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Winter in Germany, Springtime for Asia
05/07/2009 9:17 am EST
May Day, celebrated overseas as International Workers Day, dawned with sobering numbers of said workers on the dole. But there were no calls to man the barricades, setting aside jammed Japanese tolls.
With its economy a customary shambles, Japan sought escape during its holiday Golden Week on congested highways leading to overcrowded resorts. There are worse ways to fight a recession, all of them patented by Germans who believe that too much fun leads to hyperinflation. Germany prefers to write off 2009 as a "fat minus" in the face of the bleakest economic outlook since the war, and the government's relative fiscal conservatism is actually playing well in the polls.
Meanwhile, the German DAX stock index is up a liberal 35% from March lows and 5% for May. And it's far from the frothiest market around. Taiwan has risen 17% in the four trading sessions since a deal with China spurred cross-Strait investment flows. Singapore stocks have rallied 20% over six days, led by banks earning fatter spreads on loans. The Greater Chinese Co-Prosperity Sphere is looking more prosperous by the day, buoyed by cheap money foreign and domestic.
Americans may be importing less, but they're saving more. Much of that rainy-day cash remains stuck in low-yielding savings accounts, but some is seeking out sunnier climes once again. Goldman Sachs economists forecast China to grow almost 11% in 2010. Which is good, because Germany expects hardly any growth next year, either.
It won't help that thousands of European auto workers are punching the clock on borrowed time, plant closures looming as General Motors (NYSE: GM) negotiates to unload its Opel subsidiary on savings-minded Fiat (Milan: FIA.MI).
Generous subsidies encouraging Germans to trade in old gas guzzlers for new cars (in the process of being copied by the US Congress) haven't done much for consumer spending overall. Europe, ahead of the Americas chronologically, is several time zones behind economically, showing few signs of a similar rebound in consumer confidence. In contrast, mainland Asia only briefly lost its nerve.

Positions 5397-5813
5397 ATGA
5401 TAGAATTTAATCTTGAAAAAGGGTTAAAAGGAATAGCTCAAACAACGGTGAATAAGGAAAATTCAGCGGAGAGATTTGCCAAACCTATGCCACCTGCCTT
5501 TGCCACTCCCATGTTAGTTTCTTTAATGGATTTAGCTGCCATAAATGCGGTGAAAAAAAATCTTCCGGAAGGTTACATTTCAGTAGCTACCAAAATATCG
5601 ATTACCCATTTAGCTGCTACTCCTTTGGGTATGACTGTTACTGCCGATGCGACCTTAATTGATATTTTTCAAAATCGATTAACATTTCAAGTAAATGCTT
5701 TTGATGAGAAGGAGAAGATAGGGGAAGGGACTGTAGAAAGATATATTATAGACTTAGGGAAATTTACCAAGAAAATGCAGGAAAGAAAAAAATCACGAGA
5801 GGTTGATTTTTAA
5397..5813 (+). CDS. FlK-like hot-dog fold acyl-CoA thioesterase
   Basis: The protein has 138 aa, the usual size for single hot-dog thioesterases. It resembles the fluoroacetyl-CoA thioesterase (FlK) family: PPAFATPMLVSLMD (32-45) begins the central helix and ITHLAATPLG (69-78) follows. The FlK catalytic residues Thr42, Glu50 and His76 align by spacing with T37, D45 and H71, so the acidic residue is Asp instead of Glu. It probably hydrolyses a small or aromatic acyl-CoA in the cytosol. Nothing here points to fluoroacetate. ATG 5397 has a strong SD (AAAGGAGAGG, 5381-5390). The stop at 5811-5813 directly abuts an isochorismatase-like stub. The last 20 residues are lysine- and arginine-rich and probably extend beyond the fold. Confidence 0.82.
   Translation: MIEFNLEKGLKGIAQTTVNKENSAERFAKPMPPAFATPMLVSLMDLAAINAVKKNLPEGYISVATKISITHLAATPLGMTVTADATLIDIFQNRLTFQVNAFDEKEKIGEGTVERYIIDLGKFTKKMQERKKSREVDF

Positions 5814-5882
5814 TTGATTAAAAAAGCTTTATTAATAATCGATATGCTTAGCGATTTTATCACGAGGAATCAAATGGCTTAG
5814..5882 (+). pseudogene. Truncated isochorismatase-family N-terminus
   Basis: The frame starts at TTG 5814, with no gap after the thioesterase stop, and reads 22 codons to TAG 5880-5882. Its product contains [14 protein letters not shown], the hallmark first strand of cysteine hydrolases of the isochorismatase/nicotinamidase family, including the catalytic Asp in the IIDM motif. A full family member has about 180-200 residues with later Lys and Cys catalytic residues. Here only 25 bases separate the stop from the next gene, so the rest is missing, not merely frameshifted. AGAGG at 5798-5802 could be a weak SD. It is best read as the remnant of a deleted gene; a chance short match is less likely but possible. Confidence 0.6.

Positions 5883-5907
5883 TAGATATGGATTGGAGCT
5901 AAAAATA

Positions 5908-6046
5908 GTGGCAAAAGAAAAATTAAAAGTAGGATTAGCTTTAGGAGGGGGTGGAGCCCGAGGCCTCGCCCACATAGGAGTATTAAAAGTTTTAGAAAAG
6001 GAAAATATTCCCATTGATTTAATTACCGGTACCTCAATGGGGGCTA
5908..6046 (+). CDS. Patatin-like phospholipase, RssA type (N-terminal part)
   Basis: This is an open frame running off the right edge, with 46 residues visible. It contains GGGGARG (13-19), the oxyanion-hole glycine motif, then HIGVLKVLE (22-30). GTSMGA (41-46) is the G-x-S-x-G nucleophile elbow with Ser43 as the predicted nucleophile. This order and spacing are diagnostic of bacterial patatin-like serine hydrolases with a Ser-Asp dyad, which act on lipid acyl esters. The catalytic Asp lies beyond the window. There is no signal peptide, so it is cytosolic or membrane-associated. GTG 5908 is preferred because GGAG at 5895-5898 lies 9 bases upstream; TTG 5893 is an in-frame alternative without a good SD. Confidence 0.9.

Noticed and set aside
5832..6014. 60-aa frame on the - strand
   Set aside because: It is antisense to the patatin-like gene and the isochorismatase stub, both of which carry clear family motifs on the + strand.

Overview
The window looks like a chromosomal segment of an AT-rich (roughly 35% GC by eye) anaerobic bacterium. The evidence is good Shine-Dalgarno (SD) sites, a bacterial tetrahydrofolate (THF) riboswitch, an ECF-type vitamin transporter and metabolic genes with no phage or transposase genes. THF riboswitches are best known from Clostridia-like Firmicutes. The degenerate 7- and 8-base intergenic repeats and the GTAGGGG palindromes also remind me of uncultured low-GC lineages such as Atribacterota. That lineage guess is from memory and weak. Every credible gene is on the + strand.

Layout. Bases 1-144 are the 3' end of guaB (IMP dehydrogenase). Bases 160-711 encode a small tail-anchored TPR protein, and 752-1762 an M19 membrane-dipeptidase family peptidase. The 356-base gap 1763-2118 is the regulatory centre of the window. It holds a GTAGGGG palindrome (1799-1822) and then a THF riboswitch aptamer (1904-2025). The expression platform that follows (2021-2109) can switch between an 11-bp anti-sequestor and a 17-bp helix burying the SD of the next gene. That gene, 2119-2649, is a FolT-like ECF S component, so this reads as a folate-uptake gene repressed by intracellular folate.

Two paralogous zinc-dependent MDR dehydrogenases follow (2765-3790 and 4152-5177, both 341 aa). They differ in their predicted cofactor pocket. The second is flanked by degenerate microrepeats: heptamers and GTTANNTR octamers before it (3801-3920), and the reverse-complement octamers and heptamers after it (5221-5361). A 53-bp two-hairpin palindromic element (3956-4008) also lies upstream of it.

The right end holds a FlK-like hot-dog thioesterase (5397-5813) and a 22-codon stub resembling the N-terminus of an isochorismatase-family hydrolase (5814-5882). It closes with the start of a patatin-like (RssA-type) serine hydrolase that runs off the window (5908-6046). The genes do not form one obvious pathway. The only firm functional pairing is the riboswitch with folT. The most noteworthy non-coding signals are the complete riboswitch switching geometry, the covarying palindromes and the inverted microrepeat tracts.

Fiat is not the only small-car champion trying to punch above its weight. India's Tata Motors (NYSE: TTM), best-known in the West for its revolutionary $2,000 Nano, is launching the world's cheapest car while simultaneously trying to revive two luxury brands, Jaguar and Land Rover, rescued from a decade of neglect and worse by Ford Motor (NYSE: F).
Tata’s shares have more than doubled in price since early March, but still sell for less than half of what they fetched a year ago. Tata has sufficient cash flow to pay a yield approaching 5% annually at the current price, and yet enjoys a huge potential for growth. As Nick Lanyi points out, that's an upwardly mobile combination.
The other weekly highlight, the Claymore AlphaShares China Small Cap Index ETF (NYSE: HAO) seemed like a better bet last week, before it tacked on another 19%. Take that as a sign that the theme of catering to Asian consumers is working, rather than an imperative to get in right here. As Carlton Delfeld writes, the HAO looks more attractive on any pullback than the better known Chinese proxies, in addition to being much cheaper.
ETF analyst Matt Hougan also singles out China as a promising play in this week's Q&A, via the SPDR S&P China ETF (NYSE: GXC).
With so much easy money already made, future gains hinge on valuations that have grown somewhat stretched during the recent surge, warns Allan Nichols.
Then again, anyone who was invested two months ago might argue that the subsequent gains were anything but easy. Maybe the easy money is what's trickling into stocks these days. For as long as the trend holds, buyers won't get hung up on the definitions.
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